It may come as scant comfort, but somewhere in the corner of a Suffolk field there roams a pig who is to die a martyr’s death.
McDonalds, Coca-Cola, Heineken, Cadburys and Nature Valley have parted with considerable sums to ensure they are the only branded foodstuffs on sale at the Olympics, but the pigs of Dingley Dell, an artisanal pork producer that supplies meat to some of Gordon Ramsay's restaurants, appear to have slipped in under the radar.
When, eventually, they come to be served in an “Oxfordshire cross-hatched bread roll” at the Olympic Park this summer, they will have quietly undermined the totalitarian marketing intentions of Mcdonalds and the rest.
Olympic organisers announced details of what will be available on site, for those not taken with a visit to the world’s largest McDonalds, currently under construction there. The menu, described as “Best of British”, includes “cod and chips £8” and “Singapore noodle, stir fried egg noodle, chicken, prawns, char sui Pork, chilli and shredded peppers in a hoi sin dressing – £8.50”.
In accordance with promises made to the giant corporate paymasters, they will be sold in non-branded containers, but, it seems, with one or two exceptions.
Those queuing up for hog roast will be treated to, according to the menus, “Freshly carved Dingley Dell hog roasted Red Tractor pork”.
“I knew, of course, that we had some contracts with regard to providing food for the Olympics," said Matt Hayward, Dingley Dell's founder. "But I didn’t think we’d be named. I’m delighted they’re releasing our name.”
Another firm, Long Clawson, a Leicestershire co-operative of 50 small Stilton producing farms, were similarly surprised by their Olympic name check. Olympic pie-eaters are to be treated to “Farm assured Scotch Beef with Long Clawson Stilton Pie, Irish mashed potato with Red Tractor Cream and British butter and onion gravy", for £8.
“We find that only three per cent of our customers recognise our name,” said Anthony Reeson, the marketing director at Long Clawson. “We’re very happy to be on the Olympic menu."
A Locog spokesman said: “These companies are not in the same league as McDonalds and Coca Cola, and this little bit of exposure is good news for them.” Undoubtedly true, but it is in marked contrast to the growing number of shops and small businesses who have had Olympic displays removed from their windows, and told not to sell “Olympic breakfasts” and such like as the torch relay has made its way round the country over the last week and a half, in order to preserve the monopoly the Olympics’ leading sponsors have over the games’ trademarks.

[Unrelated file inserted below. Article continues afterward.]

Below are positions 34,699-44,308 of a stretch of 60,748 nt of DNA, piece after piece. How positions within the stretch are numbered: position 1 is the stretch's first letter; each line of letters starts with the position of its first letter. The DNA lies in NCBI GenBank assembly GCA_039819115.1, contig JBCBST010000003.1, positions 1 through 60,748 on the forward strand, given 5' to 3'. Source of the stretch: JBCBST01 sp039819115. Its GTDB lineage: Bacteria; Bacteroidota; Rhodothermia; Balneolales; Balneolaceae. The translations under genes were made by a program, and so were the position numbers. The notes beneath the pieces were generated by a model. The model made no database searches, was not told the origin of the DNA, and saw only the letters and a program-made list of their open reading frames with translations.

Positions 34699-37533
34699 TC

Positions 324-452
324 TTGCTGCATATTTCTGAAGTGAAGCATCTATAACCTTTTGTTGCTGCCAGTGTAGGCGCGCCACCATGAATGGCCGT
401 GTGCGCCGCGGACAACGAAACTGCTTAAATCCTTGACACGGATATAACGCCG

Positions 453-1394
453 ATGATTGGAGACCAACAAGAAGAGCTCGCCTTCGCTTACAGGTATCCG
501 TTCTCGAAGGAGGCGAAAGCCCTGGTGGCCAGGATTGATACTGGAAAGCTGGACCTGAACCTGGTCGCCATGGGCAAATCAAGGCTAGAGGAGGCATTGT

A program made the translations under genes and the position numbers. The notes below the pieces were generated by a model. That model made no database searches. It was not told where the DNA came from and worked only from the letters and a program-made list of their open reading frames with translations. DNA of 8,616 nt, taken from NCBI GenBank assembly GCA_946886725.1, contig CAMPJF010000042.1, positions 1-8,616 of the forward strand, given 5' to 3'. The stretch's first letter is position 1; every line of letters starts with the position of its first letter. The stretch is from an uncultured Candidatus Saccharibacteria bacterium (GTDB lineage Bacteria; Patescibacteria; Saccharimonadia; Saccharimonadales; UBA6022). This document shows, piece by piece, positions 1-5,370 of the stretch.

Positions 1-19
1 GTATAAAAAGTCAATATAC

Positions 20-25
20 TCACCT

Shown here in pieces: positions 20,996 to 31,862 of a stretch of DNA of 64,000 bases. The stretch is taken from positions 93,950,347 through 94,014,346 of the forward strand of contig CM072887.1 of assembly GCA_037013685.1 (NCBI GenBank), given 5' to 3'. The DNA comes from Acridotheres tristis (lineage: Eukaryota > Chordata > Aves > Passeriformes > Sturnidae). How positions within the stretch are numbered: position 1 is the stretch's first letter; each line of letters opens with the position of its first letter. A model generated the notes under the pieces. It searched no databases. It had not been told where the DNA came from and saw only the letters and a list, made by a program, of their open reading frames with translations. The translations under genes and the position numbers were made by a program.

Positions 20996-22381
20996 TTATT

The food prices are comparable with those of Wembley Stadium and other major sporting venues, though the variety appears significantly higher. A 330ml bottle of Heineken, will sell for £4.20, equating to around £6 a pint. A bottle of Coca-Cola will cost £2.30. With airport style security to enter the park, spectators will not be permitted to bring their own drinks. Sandwiches and small scale packed lunches will be permitted, but not picnic hampers and sizeable cool boxes. Empty drinks bottles will be permitted, and can be filled from fountains inside the park for free.
Organisers say the 14 million meals they will serve across 40 locations “the largest peace time catering operation in the world.”
Athletes will eat 1.2 million meals over the course of the competition. One of the athletes and coaches’ dining rooms seats 5,000 people.
The athletes menu
With such tiny margins separating glory from irrelevance at this summer's Games, just what goes into a gold medal dinner?
Garlic Yellow Courgettes, of course.
Olympic organisers estimate that Olympic competitors will eat a total of 1.2 million meals this summer, just one part of the “largest peace time catering operation in the world.”
The precise details of the 1,300 meal choices on offer remains a secret, but some of the lunch and dinner options will include: Duck with Ginger & Spring Onions, Vegetable Stroganoff, Curry with Sugar Snap Peas and Diced Potato, Scotch Broth, Dried Seaweed, Garlic Yellow Courgettes, Treacle Tart & Cream and Broccoli & Aubergine Pizza.
Whether any of these will float Mr Usain Bolt’s boat is unknown, though the great man is on record as being partial to a chicken nugget. Fortunately for him, there will be no shortage of those on sale at the world’s largest McDonald’s, currently being built on the Olympic Park.
And, after considerable pressure from the Green Party, the American fast food giant has confirmed that 100 per cent of its Olympic chicken will be British, a considerable upgrade from the 10 per cent initially pledged.
“It is possible because of the recent increase in volumes of British chicken breast meat we have been purchasing,” the company said in a statement.